Introduces students to the Biblical basis for storytelling as an effective mode of communication. Explores and compares both Old and New Testament examples. Examines differences between oral, print, and digital cultures. Students develop a culturally-appropriate theology of storytelling.
Many students come from non-oral or have been trained in non-oral cultures. These students are “re-trained” to understand how oral peoples communicate and learn. The student learns this Biblical method and how to apply it in cross-cultural missional endeavors so that the gospel can be heard, understood, and responded to.
Non-oral missionaries encounter communication barriers in oral cultures. It is the missionary’s responsibility to learn the theology and the practice of storytelling to better communicate God’s redemptive plan.
The Bible is the grand story and is full of stories.
The story of God is one of redeeming His lost creation. The purpose of a theology of storytelling is to join Him on that mission.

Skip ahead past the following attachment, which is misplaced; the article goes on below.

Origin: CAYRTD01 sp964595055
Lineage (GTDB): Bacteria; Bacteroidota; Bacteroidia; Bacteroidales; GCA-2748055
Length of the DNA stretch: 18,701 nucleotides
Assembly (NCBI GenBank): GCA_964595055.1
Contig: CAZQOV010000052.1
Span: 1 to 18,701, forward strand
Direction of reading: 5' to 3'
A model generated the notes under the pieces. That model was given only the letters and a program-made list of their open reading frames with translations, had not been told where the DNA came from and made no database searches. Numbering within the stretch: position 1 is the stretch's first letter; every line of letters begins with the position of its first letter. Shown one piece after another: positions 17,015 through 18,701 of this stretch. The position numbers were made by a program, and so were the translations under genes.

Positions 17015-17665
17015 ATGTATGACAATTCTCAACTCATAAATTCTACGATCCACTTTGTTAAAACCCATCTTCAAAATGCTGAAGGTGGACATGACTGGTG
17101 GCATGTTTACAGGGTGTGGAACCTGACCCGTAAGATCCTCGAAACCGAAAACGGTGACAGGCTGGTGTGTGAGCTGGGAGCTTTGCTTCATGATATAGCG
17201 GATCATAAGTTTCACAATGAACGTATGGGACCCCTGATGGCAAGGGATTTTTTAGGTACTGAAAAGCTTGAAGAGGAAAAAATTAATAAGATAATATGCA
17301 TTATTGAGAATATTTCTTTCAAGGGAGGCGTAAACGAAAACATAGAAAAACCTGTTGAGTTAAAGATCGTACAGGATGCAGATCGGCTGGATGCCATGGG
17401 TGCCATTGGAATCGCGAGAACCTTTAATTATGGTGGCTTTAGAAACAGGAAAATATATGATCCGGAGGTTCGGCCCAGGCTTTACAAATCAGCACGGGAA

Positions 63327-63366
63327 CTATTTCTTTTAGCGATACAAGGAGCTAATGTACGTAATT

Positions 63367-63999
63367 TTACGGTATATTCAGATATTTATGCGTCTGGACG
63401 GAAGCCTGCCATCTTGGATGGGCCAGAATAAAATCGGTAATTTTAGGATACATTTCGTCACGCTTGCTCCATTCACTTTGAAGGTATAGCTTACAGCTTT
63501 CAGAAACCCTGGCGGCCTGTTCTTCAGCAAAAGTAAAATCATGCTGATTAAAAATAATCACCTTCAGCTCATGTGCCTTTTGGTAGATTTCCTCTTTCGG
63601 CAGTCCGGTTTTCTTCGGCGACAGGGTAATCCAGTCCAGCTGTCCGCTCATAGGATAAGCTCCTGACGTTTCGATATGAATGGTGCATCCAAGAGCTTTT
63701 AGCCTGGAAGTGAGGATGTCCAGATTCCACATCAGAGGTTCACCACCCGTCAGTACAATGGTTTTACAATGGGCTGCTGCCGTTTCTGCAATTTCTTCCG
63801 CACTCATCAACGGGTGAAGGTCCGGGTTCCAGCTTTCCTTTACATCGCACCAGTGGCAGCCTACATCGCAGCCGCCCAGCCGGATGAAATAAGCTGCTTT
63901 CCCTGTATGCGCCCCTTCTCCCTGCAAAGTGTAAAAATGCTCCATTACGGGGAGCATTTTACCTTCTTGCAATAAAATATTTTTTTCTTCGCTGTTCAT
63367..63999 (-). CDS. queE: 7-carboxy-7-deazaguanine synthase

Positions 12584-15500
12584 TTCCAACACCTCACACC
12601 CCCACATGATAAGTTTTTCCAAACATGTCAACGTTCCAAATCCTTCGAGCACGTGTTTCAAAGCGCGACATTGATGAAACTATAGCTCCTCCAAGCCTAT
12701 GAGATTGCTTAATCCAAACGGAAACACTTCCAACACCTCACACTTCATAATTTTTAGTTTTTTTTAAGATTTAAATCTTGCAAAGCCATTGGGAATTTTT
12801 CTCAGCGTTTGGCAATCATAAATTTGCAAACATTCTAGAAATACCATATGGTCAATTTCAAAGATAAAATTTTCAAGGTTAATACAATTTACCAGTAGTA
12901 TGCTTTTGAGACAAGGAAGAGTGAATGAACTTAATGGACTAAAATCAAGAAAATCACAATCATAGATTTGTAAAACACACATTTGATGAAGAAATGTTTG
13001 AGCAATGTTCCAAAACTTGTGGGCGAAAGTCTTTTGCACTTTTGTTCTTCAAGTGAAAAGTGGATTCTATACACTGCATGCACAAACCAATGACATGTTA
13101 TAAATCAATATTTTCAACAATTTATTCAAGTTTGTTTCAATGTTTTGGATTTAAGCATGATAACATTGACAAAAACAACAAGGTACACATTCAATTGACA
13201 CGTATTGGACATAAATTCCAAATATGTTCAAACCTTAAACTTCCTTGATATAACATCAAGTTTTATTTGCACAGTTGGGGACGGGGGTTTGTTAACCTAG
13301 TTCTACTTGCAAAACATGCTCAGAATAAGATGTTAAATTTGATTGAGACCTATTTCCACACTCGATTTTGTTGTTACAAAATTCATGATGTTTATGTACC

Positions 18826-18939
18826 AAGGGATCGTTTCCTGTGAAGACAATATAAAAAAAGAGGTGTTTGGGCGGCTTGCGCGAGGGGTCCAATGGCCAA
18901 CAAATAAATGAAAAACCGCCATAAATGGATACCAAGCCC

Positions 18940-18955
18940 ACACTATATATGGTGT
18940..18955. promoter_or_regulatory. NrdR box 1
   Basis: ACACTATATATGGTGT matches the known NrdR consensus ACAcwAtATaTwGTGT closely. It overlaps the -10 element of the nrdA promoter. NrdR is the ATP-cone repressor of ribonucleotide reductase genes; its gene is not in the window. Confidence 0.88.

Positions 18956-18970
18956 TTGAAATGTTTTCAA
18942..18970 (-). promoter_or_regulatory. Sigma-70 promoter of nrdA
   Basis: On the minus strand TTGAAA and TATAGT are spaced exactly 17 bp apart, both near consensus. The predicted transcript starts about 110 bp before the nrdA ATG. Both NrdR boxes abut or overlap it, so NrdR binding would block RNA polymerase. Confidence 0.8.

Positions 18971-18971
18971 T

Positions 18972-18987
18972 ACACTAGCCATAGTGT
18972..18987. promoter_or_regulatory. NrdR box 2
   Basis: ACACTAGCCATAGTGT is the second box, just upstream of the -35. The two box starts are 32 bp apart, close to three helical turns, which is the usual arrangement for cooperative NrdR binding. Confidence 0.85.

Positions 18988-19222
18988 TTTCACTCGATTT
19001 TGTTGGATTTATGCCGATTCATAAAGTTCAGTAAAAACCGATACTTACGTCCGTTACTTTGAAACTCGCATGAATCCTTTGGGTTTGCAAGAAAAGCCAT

Stories arise out of contexts and must be told with the context in mind, none more so than the God's story.
Many cultures are oral cultures whose entire worldview is told in story. The course explores both the nature of cultural storytelling and how God's story can be told within any and all cultures.
Much of what the student learns concerns the art and skill of storying the gospel.
The student is challenged to understand how story has played a part in their own worldview development and the importance of storying in relating to those of different cultures.